“Go, go, go!” my nurse says while coaching me through my pulmonary function test (PFT). I’m pushing air into a mouthpiece that’s connected to a computer with a robotic arm that moves up and down to adjust for the height of the patient using it. My right hand grasps the plastic arm connecting the two like it’s a handle, and with my left hand, I hold the blue nose clips that keep me from accidentally breathing through my nose.
Similar to other columnists, I’ve previously discussed my ongoing PFT performance anxiety. Often, doctors’ treatment recommendations are based on the outcome of my PFTs. Yet I don’t always feel like they’re reflective of how I feel as a patient.
My mouth is wrapped tightly around the mouthpiece as I try to make a tight seal with my lips, as instructed. I do my best to keep my teeth out of the way. The nurse is pointing to a bar on the screen that’s slowly crawling up the monitor while we wait for it to go from in-progress gray to bright green, which marks some level of success.
“Inhale all the way,” the nurse says while relaxing her body with me. We wait for the line tracking the pressure of my breath to reach its final destination on the x-axis of the graph at the bottom of the screen.
“Hold it a little longer,” she tells me, and I’m a little surprised by the feedback. Having done this test for so many years, I thought I knew what I was doing.
She points to the line that signals the moment I inhaled fully. “See how this goes straight up?”
I nod. It looks how it always looks when I do this test, I think.
“It shouldn’t do that,” she says, pointing to the line that tracks my inhalation, which goes straight as an arrow toward the webcam at the top of the laptop. She clicks around a few times on the computer to open a blank plane.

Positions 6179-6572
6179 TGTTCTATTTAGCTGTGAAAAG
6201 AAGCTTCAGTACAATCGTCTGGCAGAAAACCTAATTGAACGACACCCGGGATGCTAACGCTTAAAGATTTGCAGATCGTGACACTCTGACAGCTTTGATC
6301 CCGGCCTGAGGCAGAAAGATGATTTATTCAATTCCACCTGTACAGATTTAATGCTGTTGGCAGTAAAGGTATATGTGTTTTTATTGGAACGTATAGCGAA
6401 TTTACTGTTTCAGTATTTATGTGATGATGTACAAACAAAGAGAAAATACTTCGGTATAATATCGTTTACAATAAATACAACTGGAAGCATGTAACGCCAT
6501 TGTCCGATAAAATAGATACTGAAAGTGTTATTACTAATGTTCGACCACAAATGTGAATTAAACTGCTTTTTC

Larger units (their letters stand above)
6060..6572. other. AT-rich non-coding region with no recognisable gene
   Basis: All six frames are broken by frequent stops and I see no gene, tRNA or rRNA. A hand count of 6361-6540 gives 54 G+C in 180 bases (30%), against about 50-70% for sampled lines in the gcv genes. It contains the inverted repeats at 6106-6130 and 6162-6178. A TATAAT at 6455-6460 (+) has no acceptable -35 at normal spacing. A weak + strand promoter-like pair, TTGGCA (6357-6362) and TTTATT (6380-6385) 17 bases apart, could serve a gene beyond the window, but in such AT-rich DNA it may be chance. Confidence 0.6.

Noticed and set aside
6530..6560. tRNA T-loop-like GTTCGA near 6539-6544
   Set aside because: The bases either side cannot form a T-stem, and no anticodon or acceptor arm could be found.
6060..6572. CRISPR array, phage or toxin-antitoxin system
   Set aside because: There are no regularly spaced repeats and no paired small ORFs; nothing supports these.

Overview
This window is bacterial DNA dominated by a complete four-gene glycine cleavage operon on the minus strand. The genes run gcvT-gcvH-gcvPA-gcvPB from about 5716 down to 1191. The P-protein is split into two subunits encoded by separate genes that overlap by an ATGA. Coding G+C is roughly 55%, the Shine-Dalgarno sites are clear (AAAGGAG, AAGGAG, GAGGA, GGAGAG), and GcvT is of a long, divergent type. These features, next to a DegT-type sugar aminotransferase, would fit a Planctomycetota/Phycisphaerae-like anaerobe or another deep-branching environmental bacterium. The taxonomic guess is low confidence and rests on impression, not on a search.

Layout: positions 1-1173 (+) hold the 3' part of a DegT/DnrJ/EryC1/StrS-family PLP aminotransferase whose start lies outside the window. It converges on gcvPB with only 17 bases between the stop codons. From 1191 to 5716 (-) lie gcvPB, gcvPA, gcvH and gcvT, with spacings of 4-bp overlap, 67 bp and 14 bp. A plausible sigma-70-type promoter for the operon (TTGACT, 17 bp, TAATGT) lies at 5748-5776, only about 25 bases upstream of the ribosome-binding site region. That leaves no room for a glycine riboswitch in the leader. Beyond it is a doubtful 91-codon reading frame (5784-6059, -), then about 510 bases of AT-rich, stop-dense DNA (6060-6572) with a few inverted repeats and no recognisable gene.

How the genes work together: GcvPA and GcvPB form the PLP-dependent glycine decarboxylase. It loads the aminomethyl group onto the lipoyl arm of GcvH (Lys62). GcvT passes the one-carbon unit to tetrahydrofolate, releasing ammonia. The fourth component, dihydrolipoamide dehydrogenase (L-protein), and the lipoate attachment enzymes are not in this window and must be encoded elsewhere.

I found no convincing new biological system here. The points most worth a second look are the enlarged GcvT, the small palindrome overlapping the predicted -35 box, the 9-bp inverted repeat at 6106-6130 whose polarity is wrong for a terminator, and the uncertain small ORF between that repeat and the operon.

I start again by breathing normally and then inhale full and sharp when she tells me to. When I almost feel the need to exhale, she tells me to hold it. Keep going.
Whereas before the line went straight up, this time it draws a small jut to the left before continuing back up in a straight line.
My forced expiratory volume in the first second jumps by over 5%, and I can’t help but wonder if I’ve been doing this test wrong all this time or if I’ve just never noticed the jut that appears like a cliff in the line that’s drawn as I inhale all the way, with so much force it almost hurts.
“Do you see how that improved?” she asks, pointing to the differences in the patterns.
I’m glad to have improved my spirometry numbers. But as I go up the stairs to the main floor and walk out to my car, a printout of my results in hand, I can’t help but wonder how much credence we should give to a test with so much opportunity for error.
If one nurse coaching me can make my test go up enough to make a significant impact on my treatment plan, I wonder how much value we should assign to a single measurement when I undoubtedly exist as so much more than the outcome of how a line is drawn on a computer screen.
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